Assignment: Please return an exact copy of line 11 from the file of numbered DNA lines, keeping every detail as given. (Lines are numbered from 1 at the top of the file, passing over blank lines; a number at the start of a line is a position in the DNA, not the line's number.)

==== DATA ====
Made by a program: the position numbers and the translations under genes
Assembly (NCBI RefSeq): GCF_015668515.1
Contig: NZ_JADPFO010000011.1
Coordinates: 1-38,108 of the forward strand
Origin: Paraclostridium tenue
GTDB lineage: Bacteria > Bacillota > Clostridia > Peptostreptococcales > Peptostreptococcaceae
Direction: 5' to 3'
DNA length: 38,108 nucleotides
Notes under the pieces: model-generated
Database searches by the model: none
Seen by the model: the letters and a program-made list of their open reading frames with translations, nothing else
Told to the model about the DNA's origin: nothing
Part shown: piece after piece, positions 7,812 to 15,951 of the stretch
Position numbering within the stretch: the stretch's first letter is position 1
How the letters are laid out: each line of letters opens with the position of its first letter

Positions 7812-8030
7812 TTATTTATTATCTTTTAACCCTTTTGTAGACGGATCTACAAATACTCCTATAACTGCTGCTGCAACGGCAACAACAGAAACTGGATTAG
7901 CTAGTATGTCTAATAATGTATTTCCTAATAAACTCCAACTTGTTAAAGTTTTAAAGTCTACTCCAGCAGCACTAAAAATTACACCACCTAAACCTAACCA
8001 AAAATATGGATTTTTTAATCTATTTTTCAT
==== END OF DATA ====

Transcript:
Seen by the model: the letters and a program-made list of their open reading frames with translations, nothing else